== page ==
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Hardcover The Ayatollah Begs to Differ: The Paradox of Modern Iran Book

ISBN: 0385523343

ISBN13: 9780385523349

The Ayatollah Begs to Differ: The Paradox of Modern Iran

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Format: Hardcover

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Book Overview

A revealing look at Iran by an American journalist with an insider's access behind Persian walls The grandson of an eminent ayatollah and the son of an Iranian diplomat, now an American citizen, Hooman Majd is, in a way, both 100 percent Iranian and 100 percent American, combining an insider's knowledge of how Iran works with a remarkable ability to explain its history and its quirks to Western readers. In The Ayatollah Begs to Differ, he paints a...

Customer Reviews

4 ratings

A must read book

Exquisitely written, this book introduces the reader to the complexities of Iranian society. It is without limits for not only does it explain the political thinking behind the decision making in Iran, but it helps understand the cultural aspects of Iranian society. For someone who was born there and lived a great deal of her life in that country, I found myself eagerly turning the pages of this book and learning a great deal as I went along.

Excellent and affectionate analysis of modern Iran

I thoroughly enjoyed this book, and was really taken with the humorous aspects of it. All the propaganda we get in the US about Iran is that it's filled with murderous ayatollahs and their underlings, when in fact it's full of ordinary people who are trying to live their lives (well, there are some murderous types there, too). I really appreciated the author's efforts to get the reader to understand the underlying religious and secular strains in modern Iran and how they affect everyone in the country. I highly recommend this book to anyone wanting to understand Iran today. It could help prevent another disasterous war in the region.

You Are There

Not a book for the cherishers of preconceived notions, or the gaggle of aggrieved partisans who live in nostalgic reveries of the despicable Shah, Majd knows what's happening, makes his biases clear -- he is both a capital D American Democrat and an Iranian supporter of the reformist Khatami -- and happens to be a damn fine reporter. He gives the reader a tangible sense of why Iran is as it is, why the Iranians prefer to work with their imperfect Islamic Republic than seek a revolution to replace it, and how the nation's history, religion, food, poetry, and taxi drivers helped it become what it is. It's concrete and mystical, funny and beautiful, and constantly surprising -- I mean both this fantastically readable book and the country it describes. Oh yes, and it will also tell you exactly what's really going on with that crazy president of theirs and the nuclear enrichment business.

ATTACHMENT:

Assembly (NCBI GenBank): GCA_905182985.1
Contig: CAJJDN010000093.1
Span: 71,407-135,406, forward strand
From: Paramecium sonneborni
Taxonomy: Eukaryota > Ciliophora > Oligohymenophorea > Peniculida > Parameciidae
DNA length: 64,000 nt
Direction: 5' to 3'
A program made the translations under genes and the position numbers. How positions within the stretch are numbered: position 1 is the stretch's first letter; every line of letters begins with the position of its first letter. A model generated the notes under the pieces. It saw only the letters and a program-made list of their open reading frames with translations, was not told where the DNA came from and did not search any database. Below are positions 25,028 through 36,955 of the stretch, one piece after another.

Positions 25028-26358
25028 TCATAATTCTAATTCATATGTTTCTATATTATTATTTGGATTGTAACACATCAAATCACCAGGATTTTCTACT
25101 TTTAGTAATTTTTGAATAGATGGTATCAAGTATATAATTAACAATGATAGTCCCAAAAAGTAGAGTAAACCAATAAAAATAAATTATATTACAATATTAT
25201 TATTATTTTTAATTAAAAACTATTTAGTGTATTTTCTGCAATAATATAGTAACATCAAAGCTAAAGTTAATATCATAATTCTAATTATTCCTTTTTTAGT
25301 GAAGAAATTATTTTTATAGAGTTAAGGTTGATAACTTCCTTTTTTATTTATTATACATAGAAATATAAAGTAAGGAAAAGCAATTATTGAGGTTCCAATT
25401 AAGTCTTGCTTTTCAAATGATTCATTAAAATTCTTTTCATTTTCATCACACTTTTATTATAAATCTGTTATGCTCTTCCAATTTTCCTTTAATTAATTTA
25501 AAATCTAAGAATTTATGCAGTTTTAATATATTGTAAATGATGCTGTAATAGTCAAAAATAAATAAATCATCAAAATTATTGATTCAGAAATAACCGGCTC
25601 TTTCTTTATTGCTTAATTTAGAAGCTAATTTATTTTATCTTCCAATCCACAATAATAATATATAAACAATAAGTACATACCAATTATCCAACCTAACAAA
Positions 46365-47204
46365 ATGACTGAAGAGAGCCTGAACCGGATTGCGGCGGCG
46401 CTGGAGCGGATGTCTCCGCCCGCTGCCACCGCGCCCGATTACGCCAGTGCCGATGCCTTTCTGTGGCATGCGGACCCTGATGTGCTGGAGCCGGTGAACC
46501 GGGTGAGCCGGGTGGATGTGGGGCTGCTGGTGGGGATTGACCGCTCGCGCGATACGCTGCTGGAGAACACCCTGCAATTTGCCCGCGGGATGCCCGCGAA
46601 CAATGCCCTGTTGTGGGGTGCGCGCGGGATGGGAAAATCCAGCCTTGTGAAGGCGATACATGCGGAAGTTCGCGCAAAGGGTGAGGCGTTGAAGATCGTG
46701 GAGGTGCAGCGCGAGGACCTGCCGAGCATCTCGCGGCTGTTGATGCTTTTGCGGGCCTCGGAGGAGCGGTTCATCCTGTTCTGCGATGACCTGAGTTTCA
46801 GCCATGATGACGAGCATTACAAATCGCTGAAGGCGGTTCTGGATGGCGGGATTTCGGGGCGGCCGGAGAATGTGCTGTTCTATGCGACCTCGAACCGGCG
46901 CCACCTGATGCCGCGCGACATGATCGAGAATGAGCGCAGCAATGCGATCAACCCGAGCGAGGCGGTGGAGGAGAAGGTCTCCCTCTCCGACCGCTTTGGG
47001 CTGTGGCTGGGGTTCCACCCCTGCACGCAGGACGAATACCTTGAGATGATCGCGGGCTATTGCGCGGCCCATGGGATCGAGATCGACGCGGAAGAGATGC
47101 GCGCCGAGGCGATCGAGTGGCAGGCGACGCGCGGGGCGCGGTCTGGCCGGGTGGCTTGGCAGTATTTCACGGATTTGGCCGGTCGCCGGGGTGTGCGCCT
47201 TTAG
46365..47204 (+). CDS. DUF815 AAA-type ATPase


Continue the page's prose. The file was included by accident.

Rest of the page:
Beyond Ideas of Wrongdoing and Rightdoing

In the preface, writer Hooman Majd is described in oxymoron as the only person in the life of this particular friend as 100 percent American and 100 percent Iranian. In quoting a Sufi poet Sanai, Majd notes: "Out beyond ideas of wrongdoing and rightdoing,/there is a field. I'll meet you there." This is precisely what he does. This is not a book that attempts to justify the atrocities of any government, but is rather an examination of a country, its views, and how it got there. Though ideologically the Islamic Republic is to have done away with class-- just as Democracy is to have ideally done away with the constrains of the same-- Hooman Majd explores the complex psyche of modern Iran, at once Muslim, Shiite and Persian, all of which Majd defines with great detail, historic significance, personal reference, wit and depth in understanding. While taking us through South Tehran, once the city's roughest neighborhood known as "Texas," onto the government's utilitarian style compound in downtown Tehran, to the privileged homes of former royalists, ambassadors, and artists in North Tehran, to Qom, the desert town and home of Ayatollahs and Shia learning. In introducing us to the complicated personalities in these homes and offices, showing us how and why they got to their particular points of political views and lifestyles, we get an empathetic analysis-- and I stress empathetic as opposed to sympathetic-- in what it means to be Iranian today, and in this climate of what appears to be world tumult, crisis, and confusion. There is a calm centeredness to THE AYATOLLAH BEGS TO DIFFER, which is the manner in which I like to receive information on any highly controversial, timely and topical subject, as opposed to the kind of shrill analyses we find in abundance. I highly recommend Hooman Majd's book for readers who prefer their political and cultural literature written with a masterful sense of balance and wisdom, rather than justification, finger-pointing, and reactionary doctrine.
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